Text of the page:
Friends, family, and readers of my blog alike have all asked us this question -- what about your kid's higher education? Interestingly, given the COVID situation, several people have suddenly started showing interest in home schooling. More people have asked us about our experience or advice than before COVID. I am glad that more people are now interested in the topic. While unschooling or homeschooling sounds like a nice idea, there are so many questions in one's mind. One among them is about going back to traditional school/college or university if and when the kid chooses. But before going too far with the subject, lets understand legality of homeschooling or unschooling.
There is no rule that says unschooling is illegal or that it is not allowed. However it is equally unclear that unschooling is legal in India. As of now, as a parent if you choose to unschool your kid, the government is not obligated to stop you. Apparently there was a case in 2015 where an NGO, complained to the Child Welfare Committee (CWC) that a certain family was not sending their child to school. The CWC asked them to file an affidavit which you can read over at homeschooler.in.
So understand that home schooling is not as straightforward as you think. But given COVID, I think people will use some saner logic. The legality aspect certainly falls in the gray area of the Indian education system. Read more about the legality in "Is homeschooling legal in India?" article.
Going back to school
You may be wondering what is the path forward if you unschool your kid for sometime and want to put them back in school. Any kid who wants to enroll into a school will be accepted after passing the basic entrance exams given by the school. I am not 100% sure on this, but you can certainly find out from your local schools. Alternate schools will accept without any condition if they have room for more. Government schools should not have a problem either. But for private schools it might be advisable to learn directly from the schools you are interested.
Some states like Maharashtra's Rajya Mukta Vidyalay Mandal (Open Board) allows kids to appear for state exams at various stages. For example home schooled kids can appear for 5th, 8th and 10th class exams and be certified. You can get certificate and also check your child's progress if you are interested in academic progress.
Going for higher education
Finally there is the question about how kids can go for higher education like college or university. Well, here too there are options. The National Institute of Open Schooling (NIOS) allows private candidates to take 10th and 12th class exams. The kid can select the subjects (minimum of 5) they like and pass the exams. They need not pass all the subjects in one go either. They just need to pass all subjects with in 5 years of enrollment.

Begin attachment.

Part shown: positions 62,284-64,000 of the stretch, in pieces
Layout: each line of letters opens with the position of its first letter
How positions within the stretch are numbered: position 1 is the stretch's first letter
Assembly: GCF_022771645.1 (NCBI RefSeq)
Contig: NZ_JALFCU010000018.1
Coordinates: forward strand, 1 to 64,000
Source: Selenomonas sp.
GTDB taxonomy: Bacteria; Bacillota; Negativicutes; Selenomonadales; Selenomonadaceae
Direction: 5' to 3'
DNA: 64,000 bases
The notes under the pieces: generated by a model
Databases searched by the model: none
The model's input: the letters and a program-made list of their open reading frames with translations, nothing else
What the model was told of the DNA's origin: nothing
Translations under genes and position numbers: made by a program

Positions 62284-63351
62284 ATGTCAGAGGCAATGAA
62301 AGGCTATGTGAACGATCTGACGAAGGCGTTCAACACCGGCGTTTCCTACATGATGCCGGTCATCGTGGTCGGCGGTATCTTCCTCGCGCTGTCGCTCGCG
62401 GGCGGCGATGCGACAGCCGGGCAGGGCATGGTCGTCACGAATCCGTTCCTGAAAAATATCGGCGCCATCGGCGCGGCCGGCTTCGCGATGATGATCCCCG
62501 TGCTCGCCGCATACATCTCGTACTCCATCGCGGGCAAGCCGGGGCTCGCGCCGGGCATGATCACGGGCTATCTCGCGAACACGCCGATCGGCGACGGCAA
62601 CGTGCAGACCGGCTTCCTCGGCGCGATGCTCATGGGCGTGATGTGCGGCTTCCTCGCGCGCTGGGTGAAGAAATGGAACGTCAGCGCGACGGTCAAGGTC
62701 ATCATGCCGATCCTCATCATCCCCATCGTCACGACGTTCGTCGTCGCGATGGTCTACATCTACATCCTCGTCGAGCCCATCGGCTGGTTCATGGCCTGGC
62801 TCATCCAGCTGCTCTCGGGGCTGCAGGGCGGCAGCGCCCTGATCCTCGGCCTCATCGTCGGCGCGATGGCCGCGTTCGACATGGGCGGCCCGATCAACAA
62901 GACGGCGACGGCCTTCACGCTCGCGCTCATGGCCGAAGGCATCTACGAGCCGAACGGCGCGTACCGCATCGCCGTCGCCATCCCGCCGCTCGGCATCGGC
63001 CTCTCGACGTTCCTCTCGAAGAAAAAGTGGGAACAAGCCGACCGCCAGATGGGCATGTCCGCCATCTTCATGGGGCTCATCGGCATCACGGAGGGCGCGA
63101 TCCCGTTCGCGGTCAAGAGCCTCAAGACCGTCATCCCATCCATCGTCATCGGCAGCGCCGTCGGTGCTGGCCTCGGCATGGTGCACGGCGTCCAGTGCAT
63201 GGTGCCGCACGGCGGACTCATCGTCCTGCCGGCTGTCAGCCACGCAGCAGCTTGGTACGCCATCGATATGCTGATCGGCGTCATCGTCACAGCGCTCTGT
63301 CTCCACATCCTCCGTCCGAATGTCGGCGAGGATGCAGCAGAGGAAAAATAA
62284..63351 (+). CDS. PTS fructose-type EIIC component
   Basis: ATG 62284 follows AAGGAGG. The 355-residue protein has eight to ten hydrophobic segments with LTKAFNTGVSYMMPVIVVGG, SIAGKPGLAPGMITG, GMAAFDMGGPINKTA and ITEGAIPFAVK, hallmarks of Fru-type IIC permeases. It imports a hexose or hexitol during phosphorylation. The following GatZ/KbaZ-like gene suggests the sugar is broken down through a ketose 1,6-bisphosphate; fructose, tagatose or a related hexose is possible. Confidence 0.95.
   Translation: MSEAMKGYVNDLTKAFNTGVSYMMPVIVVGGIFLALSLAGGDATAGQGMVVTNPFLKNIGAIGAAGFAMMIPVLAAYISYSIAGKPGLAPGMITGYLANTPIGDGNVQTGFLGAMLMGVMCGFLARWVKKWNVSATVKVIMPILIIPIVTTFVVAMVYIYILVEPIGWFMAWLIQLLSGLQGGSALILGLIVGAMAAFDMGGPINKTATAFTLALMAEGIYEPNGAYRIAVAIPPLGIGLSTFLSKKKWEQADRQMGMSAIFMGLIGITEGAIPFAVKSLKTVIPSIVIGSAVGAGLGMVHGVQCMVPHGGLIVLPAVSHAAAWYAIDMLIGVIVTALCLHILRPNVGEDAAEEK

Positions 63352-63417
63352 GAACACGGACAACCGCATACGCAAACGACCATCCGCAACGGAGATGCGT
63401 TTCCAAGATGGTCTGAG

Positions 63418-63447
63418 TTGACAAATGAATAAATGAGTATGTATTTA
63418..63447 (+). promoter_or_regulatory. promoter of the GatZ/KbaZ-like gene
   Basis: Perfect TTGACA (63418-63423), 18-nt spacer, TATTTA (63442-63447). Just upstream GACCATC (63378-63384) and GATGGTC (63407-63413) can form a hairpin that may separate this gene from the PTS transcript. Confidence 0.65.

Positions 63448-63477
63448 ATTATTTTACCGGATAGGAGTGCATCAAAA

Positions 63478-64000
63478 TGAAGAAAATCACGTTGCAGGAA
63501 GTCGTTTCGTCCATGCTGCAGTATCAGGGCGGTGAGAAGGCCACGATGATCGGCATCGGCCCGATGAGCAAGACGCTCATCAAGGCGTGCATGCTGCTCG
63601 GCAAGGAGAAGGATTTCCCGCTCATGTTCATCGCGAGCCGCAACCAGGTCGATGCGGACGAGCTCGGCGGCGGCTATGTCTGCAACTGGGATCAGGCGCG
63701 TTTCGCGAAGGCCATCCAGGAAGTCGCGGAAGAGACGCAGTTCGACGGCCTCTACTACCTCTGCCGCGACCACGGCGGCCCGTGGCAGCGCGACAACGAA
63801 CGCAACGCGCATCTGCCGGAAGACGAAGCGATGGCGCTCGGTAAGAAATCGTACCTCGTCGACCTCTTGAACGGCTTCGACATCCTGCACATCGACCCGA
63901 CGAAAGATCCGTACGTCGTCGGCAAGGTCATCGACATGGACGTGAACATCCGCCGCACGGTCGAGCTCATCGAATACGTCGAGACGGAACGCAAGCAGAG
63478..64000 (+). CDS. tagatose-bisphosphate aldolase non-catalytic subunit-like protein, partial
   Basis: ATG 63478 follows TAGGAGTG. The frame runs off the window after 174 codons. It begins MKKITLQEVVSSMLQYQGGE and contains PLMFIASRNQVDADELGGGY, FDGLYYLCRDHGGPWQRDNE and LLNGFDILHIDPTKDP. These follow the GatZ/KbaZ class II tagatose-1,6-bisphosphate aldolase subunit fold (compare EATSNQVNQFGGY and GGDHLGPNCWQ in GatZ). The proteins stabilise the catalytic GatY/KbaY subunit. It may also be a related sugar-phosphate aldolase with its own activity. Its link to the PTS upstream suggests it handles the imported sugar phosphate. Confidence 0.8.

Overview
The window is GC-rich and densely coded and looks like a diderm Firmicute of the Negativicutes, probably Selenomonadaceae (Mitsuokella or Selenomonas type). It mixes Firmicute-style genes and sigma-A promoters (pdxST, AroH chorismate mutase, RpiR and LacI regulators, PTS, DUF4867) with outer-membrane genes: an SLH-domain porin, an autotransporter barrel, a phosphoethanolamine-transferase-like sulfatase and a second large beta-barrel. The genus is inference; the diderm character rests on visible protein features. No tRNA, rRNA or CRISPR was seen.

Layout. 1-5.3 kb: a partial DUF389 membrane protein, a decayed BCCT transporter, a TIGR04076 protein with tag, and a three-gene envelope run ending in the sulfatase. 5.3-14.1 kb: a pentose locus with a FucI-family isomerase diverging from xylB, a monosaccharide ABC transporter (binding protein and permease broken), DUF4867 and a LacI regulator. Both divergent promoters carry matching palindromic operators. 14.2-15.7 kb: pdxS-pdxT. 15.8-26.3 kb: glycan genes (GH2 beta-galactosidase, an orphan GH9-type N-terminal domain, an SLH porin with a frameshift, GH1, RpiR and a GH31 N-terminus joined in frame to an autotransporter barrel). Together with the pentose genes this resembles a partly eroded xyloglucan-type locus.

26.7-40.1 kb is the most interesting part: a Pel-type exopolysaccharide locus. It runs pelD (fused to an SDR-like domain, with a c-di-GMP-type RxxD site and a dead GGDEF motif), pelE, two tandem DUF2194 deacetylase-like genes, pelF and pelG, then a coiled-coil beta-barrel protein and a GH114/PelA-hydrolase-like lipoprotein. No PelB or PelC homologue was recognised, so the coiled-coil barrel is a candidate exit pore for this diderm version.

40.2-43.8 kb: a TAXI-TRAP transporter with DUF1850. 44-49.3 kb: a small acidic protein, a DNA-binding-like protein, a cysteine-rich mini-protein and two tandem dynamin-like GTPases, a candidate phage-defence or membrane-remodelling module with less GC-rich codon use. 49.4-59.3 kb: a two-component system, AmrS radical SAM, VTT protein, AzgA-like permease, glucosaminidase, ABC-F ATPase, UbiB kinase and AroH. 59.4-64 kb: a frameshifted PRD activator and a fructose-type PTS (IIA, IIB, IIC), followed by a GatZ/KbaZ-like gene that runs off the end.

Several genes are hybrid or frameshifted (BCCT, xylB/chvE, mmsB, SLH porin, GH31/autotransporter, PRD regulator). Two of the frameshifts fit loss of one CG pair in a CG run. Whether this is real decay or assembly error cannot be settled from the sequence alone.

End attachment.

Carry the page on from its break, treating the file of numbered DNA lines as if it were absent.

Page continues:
Once you enroll, the books will be sent to your address. Of course all the course material is available online as well. So you really don't need the books. You will also be assigned a study center (based on your choices). The study center is there to give you assignments and you have to submit your answers there. The written and practical exams will also be conducted in these centers. Once you pass all the exams, you get an Indian government issued certificate. Moreover, the exams can be take online, although only a limited number of subjects are available. The student will have to do practical exams at a study center of course.
I have personally enrolled a 24 year old who dropped out of government school after 2nd grade. So I have first hand experience of the application process and how things progress. He is yet to study and pass the exams. I heard from a second hand source that another drop out had similarly gone through the process and got his certificate.
I have heard from unschooler meetings that some home schooled kids even went on to study in foreign countries. You probably might have also heard of the home schooled kid who got into MIT even as several IITs in India have declined her admission. The reason they did not accept was because she did not have a 12th certificate. So seems like even if you don't have a certificate, MIT will let you in, if you have the skill. But of course these are one off special cases. Not every home schooler can be a Math or Science Olympiad. But if there is a will, there is a way. The kid needs to figure that out. There are more such interesting topics in the video I embedded below at the end of the post. Check that out.
Remember that while I am writing all this, I am not planning or expecting my child to go for foreign education or any university level education. My desire is for her to enjoy life, learn a few things so she can self sustain. I don't have any grand ideas for my kid. If she likes to become a carpenter and make school benches (like you will hear from a parent in the video below), I will be completely happy for her.